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Re: Q: List Policy

On Sat, 22 Nov 2008, Ron Johnson wrote:
> On 11/22/08 06:15, Henrique de Moraes Holschuh wrote:
> I thought kernel hackers were uber-geeks.  How can they not implement 
> decent mail filtering?  If you use Mutt, you take upon yourself the 
> responsibility to set up a server-side filter, and if you use a GUI, then 
> setting up client-side filtering is trivially easy.

That's an interesting question.  I don't have any answers, but my best guess
is that, just like Debian will remain a no-CC zone, the Linux kernel MLs
have their own long-standing preferences.   Like the "don't attach stuff,
send them in the main body" rule, which AFAIK mostly exists because of how
many popular MUAs used to behave (and I have no idea if they still do.
Mutt, which I use, does the right thing to in-line attachments).

I did not start in this thread with this opinion, but after reading it, it
was pretty clear to me that to-cc-or-not-cc really is just a preference
thing, like vi-or-emacs.  Some of the reasons that make a person prefer one
over the other will be technical, but there are enough of them on both sides
to balance things out back into "it is just a matter of preference".

Like you can see in other replies to this thread, there are numerous
technical ways to make sure you will not miss a message (or have annoying
duplicates of it where you don't want them) with or without using Cc:.  All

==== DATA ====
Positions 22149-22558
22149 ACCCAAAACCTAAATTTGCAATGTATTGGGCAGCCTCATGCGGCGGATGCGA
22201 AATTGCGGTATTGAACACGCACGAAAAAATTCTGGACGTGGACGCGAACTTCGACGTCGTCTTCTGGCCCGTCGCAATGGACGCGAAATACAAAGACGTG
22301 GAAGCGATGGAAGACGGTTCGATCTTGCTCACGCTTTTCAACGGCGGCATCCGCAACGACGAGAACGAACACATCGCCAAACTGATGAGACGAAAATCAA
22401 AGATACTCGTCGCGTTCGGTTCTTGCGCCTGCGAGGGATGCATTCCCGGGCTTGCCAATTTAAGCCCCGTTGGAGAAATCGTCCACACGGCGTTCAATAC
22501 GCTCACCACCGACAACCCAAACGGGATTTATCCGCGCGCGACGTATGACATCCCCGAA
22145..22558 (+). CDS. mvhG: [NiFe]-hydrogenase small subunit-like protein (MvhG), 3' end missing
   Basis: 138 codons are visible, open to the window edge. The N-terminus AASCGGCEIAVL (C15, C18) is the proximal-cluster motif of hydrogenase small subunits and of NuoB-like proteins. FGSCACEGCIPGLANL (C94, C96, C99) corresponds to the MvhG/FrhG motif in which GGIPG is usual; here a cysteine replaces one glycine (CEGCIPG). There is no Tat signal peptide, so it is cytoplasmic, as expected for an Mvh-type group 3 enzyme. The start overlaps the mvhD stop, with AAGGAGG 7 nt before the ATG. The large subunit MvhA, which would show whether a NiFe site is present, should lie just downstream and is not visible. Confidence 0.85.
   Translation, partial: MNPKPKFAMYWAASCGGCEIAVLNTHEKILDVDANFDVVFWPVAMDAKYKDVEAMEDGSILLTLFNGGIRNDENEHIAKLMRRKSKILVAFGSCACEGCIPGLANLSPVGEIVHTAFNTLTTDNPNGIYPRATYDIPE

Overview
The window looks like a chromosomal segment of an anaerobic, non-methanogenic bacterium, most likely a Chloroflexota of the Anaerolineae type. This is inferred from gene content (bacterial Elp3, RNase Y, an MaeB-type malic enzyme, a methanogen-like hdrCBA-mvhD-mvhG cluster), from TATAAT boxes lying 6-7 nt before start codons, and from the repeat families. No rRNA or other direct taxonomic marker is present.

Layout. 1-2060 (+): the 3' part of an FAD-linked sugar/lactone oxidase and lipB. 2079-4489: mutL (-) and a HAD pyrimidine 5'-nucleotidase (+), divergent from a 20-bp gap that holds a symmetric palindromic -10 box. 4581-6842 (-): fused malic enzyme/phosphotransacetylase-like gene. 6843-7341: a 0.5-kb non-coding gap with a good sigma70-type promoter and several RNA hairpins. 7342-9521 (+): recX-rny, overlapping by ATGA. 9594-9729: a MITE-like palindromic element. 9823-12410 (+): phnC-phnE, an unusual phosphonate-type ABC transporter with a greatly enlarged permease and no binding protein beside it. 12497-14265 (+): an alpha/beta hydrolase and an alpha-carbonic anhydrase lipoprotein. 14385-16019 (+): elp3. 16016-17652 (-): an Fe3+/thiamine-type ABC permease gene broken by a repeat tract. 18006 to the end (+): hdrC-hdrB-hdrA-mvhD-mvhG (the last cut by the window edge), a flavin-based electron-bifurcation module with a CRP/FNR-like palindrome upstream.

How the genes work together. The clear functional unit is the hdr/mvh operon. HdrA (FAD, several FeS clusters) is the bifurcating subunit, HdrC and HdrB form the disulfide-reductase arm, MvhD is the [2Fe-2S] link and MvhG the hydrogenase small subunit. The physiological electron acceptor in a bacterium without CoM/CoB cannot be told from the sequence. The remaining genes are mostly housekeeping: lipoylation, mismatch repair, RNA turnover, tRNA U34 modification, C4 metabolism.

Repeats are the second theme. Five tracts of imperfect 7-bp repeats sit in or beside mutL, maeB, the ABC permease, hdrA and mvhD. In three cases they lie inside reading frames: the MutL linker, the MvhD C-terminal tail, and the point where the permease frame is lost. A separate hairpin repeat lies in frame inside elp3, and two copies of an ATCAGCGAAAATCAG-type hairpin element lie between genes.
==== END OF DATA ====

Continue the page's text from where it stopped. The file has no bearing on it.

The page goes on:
solutions for either case (including the one I described) depend on
cooperation from your MUA or mail filtering/delivery setup, which translates
to "not universionally available".

As for the kernel hackers being uber-geeks, well, even if they were (I bet
many aren't), this wouldn't make them uber-mail-geeks.  There is a reason
why it was necessary to add a file in the Linux kernel Documentation/
directory about how to configure your MUA to not mangle in-line patches.  I
believe there is an interesting field of study there.

> (Of course, even if you use a GUI, if you are a geek you should  
> implement fetchmail/getmail, an MTA, a spam filter and procmail or  
> mailfilter and IMAP, so that you can switch MUAs as easily as you switch 
> underwear, or even access your mail from across the LAN or even Internet. 
>  But that's a different topic...)

As I said, not everyone thinks this is a worthy use of their time, even if
they have the skills to do it ;-)

  "One disk to rule them all, One disk to find them. One disk to bring
  them all and in the darkness grind them. In the Land of Redmond
  where the shadows lie." -- The Silicon Valley Tarot
  Henrique Holschuh

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